Lab certification brought a great deal of standardisation and transparency in the way diamonds are bought and sold. Certificates resonated with the De Beers global marketing campaigns that promoted diamonds globally and gave consumers a great measure of confidence about the attributes of the diamonds they bought.
So successful has certification been that today, the sale of solitaires is almost entirely certificate driven. This means the consumer’s belief in the product is based on what the certificate says. It also profoundly influences the pricing of diamonds.
This is unique to diamonds. If a consumer buys a luxury car today, the product will no doubt come with some certificates from third parties guaranteeing its emission compliance, fuel efficiency etc. But the consumer’s perception of the quality of the car itself is based on the belief in the brand.
With diamonds, however, the dependence on certificates for assurance of the product itself has thrown up a big consumer confidence issue for the diamond industry. No two labs agree on the attributes that make for the very best diamond cuts. Today, many of the big, globally reputed laboratories differ on the facet angles and the proportions of different facets that are considered to be the very best.
A diamond that carries a certificate from one lab stating that it has the very best cut, polish and symmetry, may have one or more of its attributes downgraded by another lab. The result is not just a vehement disagreement on the aesthetics of the diamond, as a change in grades of one or the other attribute will immediately impact the price of the diamond.
Vexing and unsatisfactory as this is, it is nonetheless accepted and managed fairly well in the professional circles that cut, polish and trade diamonds. Prices are quoted based on certification by specific laboratories and the labs themselves are chosen for the task based on how much weight their individual brands carry in specific markets. There are arguments and disputes every day, but the system undoubtedly works.
The problem is that this situation leaves the consumer uncertain about the assessment and commercial valuation of a diamond she or he might be in possession of. Nobody can say with any degree of certainty exactly how much that particular diamond is worth. The uncertainty persists even in pure aesthetic terms. Has this diamond been cut the very best way it could have been? Is it at its beautiful best? The answer is different when one consults different labs.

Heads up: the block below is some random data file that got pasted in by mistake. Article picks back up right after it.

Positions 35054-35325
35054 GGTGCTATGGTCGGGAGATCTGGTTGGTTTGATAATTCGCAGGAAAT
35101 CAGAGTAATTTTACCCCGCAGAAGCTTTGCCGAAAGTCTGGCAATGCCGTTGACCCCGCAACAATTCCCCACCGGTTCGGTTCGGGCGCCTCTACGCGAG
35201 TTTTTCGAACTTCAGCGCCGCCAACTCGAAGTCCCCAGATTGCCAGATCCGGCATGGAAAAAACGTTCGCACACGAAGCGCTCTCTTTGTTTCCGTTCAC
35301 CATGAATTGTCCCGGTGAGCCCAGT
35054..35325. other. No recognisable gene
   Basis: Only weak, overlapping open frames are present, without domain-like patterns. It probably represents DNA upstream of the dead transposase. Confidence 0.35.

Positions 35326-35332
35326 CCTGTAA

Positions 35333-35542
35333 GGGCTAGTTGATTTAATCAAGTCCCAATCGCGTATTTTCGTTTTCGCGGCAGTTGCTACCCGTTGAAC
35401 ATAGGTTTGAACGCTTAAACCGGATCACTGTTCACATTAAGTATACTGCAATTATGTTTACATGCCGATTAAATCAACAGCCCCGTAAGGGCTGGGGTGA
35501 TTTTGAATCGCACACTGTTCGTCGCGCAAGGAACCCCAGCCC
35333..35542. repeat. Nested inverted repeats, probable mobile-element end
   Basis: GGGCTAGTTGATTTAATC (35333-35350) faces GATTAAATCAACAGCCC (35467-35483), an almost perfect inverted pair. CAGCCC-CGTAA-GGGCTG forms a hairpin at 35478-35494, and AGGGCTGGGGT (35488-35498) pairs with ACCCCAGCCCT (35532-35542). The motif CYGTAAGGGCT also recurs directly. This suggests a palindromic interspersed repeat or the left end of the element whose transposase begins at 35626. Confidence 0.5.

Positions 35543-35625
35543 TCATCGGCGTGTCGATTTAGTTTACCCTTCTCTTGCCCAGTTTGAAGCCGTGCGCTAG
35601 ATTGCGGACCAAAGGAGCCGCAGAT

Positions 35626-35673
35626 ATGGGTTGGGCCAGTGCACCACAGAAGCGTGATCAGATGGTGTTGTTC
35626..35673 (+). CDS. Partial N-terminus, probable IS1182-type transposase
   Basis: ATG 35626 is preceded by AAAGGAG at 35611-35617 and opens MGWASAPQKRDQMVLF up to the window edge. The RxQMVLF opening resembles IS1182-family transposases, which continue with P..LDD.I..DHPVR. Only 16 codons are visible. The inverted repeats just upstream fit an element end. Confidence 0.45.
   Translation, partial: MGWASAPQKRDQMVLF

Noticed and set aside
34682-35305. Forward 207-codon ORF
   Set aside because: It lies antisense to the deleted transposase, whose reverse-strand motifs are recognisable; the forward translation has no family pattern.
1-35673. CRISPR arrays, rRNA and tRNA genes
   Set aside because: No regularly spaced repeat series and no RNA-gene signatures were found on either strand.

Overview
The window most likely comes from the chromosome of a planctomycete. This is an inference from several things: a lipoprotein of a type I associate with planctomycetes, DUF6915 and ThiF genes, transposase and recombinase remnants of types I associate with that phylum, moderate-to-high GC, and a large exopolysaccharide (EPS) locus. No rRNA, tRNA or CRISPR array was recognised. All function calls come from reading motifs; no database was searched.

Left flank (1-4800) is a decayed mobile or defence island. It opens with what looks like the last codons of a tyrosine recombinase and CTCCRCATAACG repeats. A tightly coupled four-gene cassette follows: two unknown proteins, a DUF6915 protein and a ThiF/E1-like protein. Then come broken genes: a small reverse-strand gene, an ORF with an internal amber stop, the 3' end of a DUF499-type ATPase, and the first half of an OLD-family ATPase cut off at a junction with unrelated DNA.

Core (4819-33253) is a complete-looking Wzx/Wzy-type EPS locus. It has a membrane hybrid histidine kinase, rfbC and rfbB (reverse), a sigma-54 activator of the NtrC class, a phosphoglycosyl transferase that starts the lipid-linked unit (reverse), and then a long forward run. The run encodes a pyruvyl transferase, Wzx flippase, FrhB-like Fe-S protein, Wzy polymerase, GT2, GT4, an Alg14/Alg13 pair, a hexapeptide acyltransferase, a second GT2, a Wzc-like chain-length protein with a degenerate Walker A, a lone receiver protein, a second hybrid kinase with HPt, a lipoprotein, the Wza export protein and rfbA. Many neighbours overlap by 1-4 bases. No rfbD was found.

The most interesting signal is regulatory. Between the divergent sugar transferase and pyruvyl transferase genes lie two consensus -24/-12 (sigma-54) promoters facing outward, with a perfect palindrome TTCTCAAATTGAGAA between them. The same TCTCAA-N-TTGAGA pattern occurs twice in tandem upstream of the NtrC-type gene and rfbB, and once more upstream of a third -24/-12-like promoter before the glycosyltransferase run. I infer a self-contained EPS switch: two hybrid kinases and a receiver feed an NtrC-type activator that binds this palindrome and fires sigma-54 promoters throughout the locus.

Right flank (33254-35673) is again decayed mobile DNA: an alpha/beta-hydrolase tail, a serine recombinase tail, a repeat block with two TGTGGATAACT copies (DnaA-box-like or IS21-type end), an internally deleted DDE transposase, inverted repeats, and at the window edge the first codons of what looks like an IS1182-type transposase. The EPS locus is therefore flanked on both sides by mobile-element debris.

There have been attempts to try and resolve this, with a globally agreed upon set of cut angles and symmetry ratios to define the very best cuts. None of these has resulted in agreement and one set of agreed upon criteria. This is because there is a fair amount of subjectivity when it comes to defining the angles, proportions and ratios that one thinks produce the best aesthetic result. Even though it is within the narrow confines of a set of base criteria that determine how good a diamond looks, there is a fair bit of latitude when it comes to stating what works best. Even with scientists, beauty lies in the eye of the beholder, as it were.
As I said before, all very vexing and unsatisfactory.
We are, however, now on the verge of breaking out of this less than perfect situation. All the different labs are working on defining the criteria that determine a diamond’s optimum performance when it comes to reflecting and transmitting light. Light performance could well be the one criterion that overrides all the other criteria when it comes to determining whether or not a diamond has been cut the very best way it could have been.
The evaluation of the light performance of a diamond involves measuring its fire, brilliance and scintillation in a controlled environment that resembles as closely as possible, real-life conditions. Special machines have been developed to make this determination. These machines are loaded with a database of criteria that influence light performance — the overall shape, cut, proportions and symmetry of the diamond, the type of light source, its intensity and position, the environment in which the viewing takes place and the angle at which the stone is viewed among others.
Using light performance as the measure of a diamond’s excellence has the advantage of enabling a retailer to tell a stronger story that is more easily accepted by the consumer and allows her to better connect with the stone itself and be more open to the idea of engaging in the whole idea of acquiring the product in the first place.
Our results indicate that most of the diamonds cut to our triple excellent or hearts and arrows parameters show the best light performance. We have had initial consumer feedback — particularly from the South-East Asia, Far East and China — that shows an enthusiastic connection with the idea of light performance in the diamond. Some proprietary cuts have done well with these consumers because they have generated the best light performance.
Once there is enough data to establish norms, we might see the end of the vexing differences in the scientific opinions of what constitutes the best cut for a diamond.
The opinions expressed in this post are the author's personal views and do not represent any official statements by HRD Antwerp.